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One city. One night. One take.

The audacious premise of Victoria, a 134-minute thriller shot entirely in one uninterrupted take, was born out of boredom. The Berlin filmmaker Sebastian Schipper had grown so sick of rewriting an old script that he began to fantasize about ‘something more exciting: robbing a bank.’

Poster art for VictoriaHe became fixated on the idea that a real heist seemed incomparably more interesting than a heist movie. So Mr. Schipper began to plot a film that would feel less like a fun genre movie and more like a nerve-racking documentary. He imagined a real-time movie, transpiring in the hour before and after the crime. It would follow a young Spanish woman, Victoria, who meets a group of charming robbers at a Berlin nightclub. He would film the entire story – meet-cute, bike ride, robbery, shootout, car chase and getaway – in one unedited shot.

Mr. Schipper is not the first to chase this particular grail. Cinema, which began with short one-shot movies, has a history of one-shot stunts. Most notably, in Time Code (2000), Mike Figgis arranged four feature-length takes in quadrants on a divided screen. In the Colombian thriller PVC-1 (2007), Spiros Stathoulopoulos used the technique to intensify the drama of a woman with a bomb strapped around her neck.

Five years earlier, in Russian Ark, Alexander Sokurov floated a Steadicam through 33 lush rooms and thousands of extras in the Hermitage Museum. Building on Alfred Hitchcock’s Rope (1948), 2014’s Oscar winner Birdman created the illusion of a one-take film with the use of sly, barely noticeable cuts. The one-shot is such a mythic, macho fantasy that Mr. Schipper likened directors to pirates boasting in a pub.

‘In the film world it’s a mystical island,’ he said, grinning. ‘Some people say they’ve been there many times. Other people say, “No you haven’t.” In a way, we aren’t the first. And in a way we are.’

Mr. Schipper financed and cast his movie with a 12-page story and the conviction that the uninterrupted shot would give the film an immersive, immediate realism. He hired the rising German star Frederick Lau and the extraordinary discovery Laia Costa for the title role. ‘I wasn’t looking for the most experienced,’ Mr. Schipper said. ‘I was looking for people that I could trust on this crazy trip.’

For the production, shot in Berlin, Mr. Schipper’s team picked 22 nearby locations that his crew could reach quickly, including a rooftop, a garage, a café and a hotel. They mapped and timed transitions. The cast rehearsed 10-minute sections repeatedly. Six assistant directors, three sound teams and the cinematographer Sturla Brandth Grovlen practised as well. Simultaneously, the story evolved.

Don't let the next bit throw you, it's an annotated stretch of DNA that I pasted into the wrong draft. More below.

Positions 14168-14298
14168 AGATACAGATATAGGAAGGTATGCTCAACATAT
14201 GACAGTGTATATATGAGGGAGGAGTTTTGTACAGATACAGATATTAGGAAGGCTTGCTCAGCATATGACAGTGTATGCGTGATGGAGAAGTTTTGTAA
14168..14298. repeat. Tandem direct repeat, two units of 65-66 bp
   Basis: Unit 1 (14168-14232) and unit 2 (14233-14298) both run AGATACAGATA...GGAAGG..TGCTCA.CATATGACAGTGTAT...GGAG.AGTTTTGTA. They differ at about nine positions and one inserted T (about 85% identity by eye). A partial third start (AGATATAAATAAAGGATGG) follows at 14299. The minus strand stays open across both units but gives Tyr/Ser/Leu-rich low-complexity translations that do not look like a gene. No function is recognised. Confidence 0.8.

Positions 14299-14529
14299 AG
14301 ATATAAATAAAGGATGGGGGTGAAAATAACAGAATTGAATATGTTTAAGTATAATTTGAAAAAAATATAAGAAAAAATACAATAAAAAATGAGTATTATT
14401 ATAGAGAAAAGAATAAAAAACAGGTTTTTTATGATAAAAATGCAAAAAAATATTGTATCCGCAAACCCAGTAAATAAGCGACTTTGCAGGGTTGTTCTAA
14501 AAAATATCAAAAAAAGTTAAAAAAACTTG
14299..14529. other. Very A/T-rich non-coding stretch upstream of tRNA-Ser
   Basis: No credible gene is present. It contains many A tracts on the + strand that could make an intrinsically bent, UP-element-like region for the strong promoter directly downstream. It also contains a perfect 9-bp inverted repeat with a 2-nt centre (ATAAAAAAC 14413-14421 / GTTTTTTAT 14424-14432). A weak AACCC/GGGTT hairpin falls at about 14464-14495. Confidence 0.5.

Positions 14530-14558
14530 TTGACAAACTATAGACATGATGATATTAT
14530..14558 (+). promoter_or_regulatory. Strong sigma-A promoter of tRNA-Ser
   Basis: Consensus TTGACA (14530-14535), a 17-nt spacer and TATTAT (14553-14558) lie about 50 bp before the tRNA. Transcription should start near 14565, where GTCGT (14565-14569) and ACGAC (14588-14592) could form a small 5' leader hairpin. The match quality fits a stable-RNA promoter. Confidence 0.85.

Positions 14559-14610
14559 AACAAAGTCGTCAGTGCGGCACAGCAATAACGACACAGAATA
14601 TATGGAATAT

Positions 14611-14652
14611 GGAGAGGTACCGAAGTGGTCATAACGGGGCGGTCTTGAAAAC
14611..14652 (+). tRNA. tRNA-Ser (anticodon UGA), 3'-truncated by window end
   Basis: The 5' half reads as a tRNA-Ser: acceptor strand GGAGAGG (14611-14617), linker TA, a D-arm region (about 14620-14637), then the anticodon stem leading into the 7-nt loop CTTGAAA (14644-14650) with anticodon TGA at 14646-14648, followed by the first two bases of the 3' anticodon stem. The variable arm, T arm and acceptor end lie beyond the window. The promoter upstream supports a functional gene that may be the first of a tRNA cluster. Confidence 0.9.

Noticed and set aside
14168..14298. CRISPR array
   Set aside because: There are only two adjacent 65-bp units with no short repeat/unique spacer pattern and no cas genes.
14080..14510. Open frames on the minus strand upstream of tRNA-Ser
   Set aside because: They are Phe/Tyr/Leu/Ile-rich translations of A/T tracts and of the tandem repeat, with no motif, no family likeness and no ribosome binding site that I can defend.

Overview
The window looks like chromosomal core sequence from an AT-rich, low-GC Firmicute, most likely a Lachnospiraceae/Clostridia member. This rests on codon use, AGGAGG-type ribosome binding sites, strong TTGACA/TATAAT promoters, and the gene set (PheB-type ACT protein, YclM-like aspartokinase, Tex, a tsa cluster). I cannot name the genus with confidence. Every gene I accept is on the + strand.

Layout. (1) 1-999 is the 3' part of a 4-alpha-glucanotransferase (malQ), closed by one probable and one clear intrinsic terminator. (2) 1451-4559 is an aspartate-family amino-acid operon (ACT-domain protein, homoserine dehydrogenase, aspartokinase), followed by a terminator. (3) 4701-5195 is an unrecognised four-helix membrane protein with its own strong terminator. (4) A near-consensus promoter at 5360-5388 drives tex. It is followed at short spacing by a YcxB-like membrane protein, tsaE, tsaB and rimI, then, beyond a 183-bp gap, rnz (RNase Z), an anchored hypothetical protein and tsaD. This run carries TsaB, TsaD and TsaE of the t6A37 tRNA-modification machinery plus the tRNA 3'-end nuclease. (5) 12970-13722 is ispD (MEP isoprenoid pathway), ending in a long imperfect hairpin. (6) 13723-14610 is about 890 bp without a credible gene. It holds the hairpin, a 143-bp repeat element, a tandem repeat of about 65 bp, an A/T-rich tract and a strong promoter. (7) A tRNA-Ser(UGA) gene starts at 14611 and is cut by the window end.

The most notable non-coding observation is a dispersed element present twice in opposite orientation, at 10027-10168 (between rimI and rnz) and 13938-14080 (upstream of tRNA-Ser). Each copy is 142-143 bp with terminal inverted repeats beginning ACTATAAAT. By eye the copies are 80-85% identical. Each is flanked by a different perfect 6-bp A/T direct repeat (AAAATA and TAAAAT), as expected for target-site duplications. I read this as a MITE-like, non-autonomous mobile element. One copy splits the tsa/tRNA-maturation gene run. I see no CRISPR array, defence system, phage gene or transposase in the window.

‘It was never a fixed script,’ Ms. Costa said. ‘We improvised every time. At first, Victoria was a leader, then very shy – I was in touch with 20 different Victorias.’

Soon, the practical concerns were mostly resolved. ‘The logistics of everything were possible,’ Mr. Schipper said. ‘Every shoot is crazy. Acting was the challenge.’

To direct the actors, Mr. Schipper yelled commands (edited out later), training them to never look at him, no matter how loud he shouted. ‘Be more charming, be less drunk, be more drunk!’

He could afford just three attempts to shoot the film, each beginning at 4:30 a.m. in darkness and ending shortly after dawn. On the first effort, none of the million things that could go wrong derailed the shoot. ‘But the film was a failure,’ Mr. Schipper said. ‘It was too careful. I said, “Go crazy! Take more risks!”’ The second take was riskier – and worse.

To assuage investors’ concerns, Mr. Schipper had promised that he would edit together a more conventional cut if necessary. On the third take, there were close calls. ‘Thankfully there was some kind of hippie film god on the watch, so it came together,’ Mr. Schipper said. ‘The other two takes are good for the Guinness Book of World Records or whatever. Only the last one is a film.’
At the Berlin Film Festival, Guy Lodge wrote in Variety that the film was ‘undeniably a stunt, but one suffused with a surprising degree of grace and emotional authenticity.’

In the film’s final moments, Ms. Costa walks away from the camera. ‘Someone was shouting: “It’s finished! You can stop!”’ Ms. Costa said she kept walking. ‘It was like when you’re in a dream and someone’s waking you up, and you just keep saying, “Five more minutes – five more minutes, please.” I still don’t want it to be over.

– Logan Hill, The New York Times

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